CRISPR (clustered regularly interspaced short palindromic repeats) -based gene inactivation provides a powerful means of linking genes to particular cellular phenotypes. CRISPR-based screening has mostly relied upon using large genomic pools of single guide RNAs (sgRNAs). However, this approach is limited to phenotypes that can be enriched by chemical selection or FACS sorting. Here, we developed a microscopy-based approach, which we name optical enrichment, to computationally select cells displaying a particular CRISPR-induced phenotype, mark them by photo-conversion of an expressed photo-activatable fluorescent protein, and then isolate the fluorescent cells using fluorescence-activated cell sorting (FACS). A plugin was developed for the open source software μManager to automate the phenotypic identification and photo-conversion of cells, allowing ~1.5 million individual cells to be screened in 8 hr. We used this approach to screen 6092 sgRNAs targeting 544 genes for their effects on nuclear size regulation and identified 14 bona fide hits. These results present a highly scalable approach to facilitate imaging-based pooled CRISPR screens.
Bioinformatics | 16 Jun 2020
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Mapping the Algal Secret Genome: The small RNA Locus Map for Chlamydomonas reinhardtii

Sebastian Y. Müller, Nicholas E. Matthews, Adrian A. Valli, David C. Baulcombe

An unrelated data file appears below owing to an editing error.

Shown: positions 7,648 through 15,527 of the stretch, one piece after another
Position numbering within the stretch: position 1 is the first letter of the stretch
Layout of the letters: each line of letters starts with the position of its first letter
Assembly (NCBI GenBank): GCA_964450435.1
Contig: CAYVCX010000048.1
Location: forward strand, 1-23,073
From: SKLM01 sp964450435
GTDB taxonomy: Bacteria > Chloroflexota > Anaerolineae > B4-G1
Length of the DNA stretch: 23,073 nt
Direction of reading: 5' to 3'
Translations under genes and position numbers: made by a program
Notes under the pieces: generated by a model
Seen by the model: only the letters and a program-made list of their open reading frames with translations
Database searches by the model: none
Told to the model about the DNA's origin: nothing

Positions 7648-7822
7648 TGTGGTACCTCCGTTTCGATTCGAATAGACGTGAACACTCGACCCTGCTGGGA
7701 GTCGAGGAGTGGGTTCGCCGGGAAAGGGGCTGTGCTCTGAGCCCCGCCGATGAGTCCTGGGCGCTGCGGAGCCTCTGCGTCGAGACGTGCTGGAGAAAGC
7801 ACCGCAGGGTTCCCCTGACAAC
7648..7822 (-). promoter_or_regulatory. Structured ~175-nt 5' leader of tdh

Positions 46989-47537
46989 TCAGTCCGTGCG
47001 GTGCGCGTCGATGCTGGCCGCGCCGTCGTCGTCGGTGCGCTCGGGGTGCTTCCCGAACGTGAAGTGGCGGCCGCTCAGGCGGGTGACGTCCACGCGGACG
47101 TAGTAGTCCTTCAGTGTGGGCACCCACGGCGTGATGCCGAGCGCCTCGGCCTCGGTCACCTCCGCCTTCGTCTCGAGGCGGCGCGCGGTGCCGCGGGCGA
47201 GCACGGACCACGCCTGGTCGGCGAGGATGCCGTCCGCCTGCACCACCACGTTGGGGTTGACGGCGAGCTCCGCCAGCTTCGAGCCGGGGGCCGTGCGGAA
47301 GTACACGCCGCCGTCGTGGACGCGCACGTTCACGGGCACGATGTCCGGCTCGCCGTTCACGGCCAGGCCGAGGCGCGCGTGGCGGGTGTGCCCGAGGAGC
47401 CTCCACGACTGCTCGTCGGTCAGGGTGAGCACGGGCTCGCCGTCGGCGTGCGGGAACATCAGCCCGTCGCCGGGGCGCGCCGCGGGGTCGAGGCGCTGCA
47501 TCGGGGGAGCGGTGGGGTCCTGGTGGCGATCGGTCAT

Small (s)RNAs play crucial roles in the regulation of gene expression and genome stability across eukaryotes where they direct epigenetic modifications, post-transcriptional gene silencing, and defense against both endogenous and exogenous viruses. The green alga Chlamydomonas reinhardtii is a well-studied unicellular alga species with sRNA-based mechanisms that are distinct from those of land plants. It is, therefore, a good model to study sRNA evolution but a systematic classification of sRNA mechanisms is lacking in this and any other algae. Here, using data-driven machine learning approaches including Multiple Correspondence Analysis (MCA) and clustering, we have generated a comprehensively annotated and classified sRNA locus map for C. reinhardtii. This map shows some common characteristics with higher plants and animals, but it also reveals distinct features. These results are consistent with the idea that there was diversification in sRNA mechanisms after the evolutionary divergence of algae from higher plant lineages.
Systems Biology | 22 May 2020
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A large accessory protein interactome is rewired across environments

Zhimin Liu, Darach Miller, Fangfei Li, Xianan Liu, Sasha Levy

To characterize how protein-protein interaction (PPI) networks change, we quantified the relative PPI abundance of 1.6 million protein pairs in yeast across 9 growth conditions, with replication, for a total of 44 million measurements. Our multi-condition screen identified 13,764 pairwise PPIs, a 3-fold increase over PPIs identified in one condition. A few “immutable” PPIs are present across all conditions, while most “mutable” PPIs are rarely observed. Immutable PPIs aggregate into highly connected “core” network modules, with most network remodeling occurring within a loosely connected “accessory” module. Mutable PPIs are less likely to co-express, co-localize, and be explained by simple mass action kinetics, and more likely to contain proteins with intrinsically disordered regions, implying that environment-dependent association and binding is critical to cellular adaptation. Our results show that protein interactomes are larger than previously thought and contain highly dynamic regions that reorganize to drive or respond to cellular changes.
Developmental Biology | 28 May 2020
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C. elegans establishes germline versus soma by balancing inherited histone methylation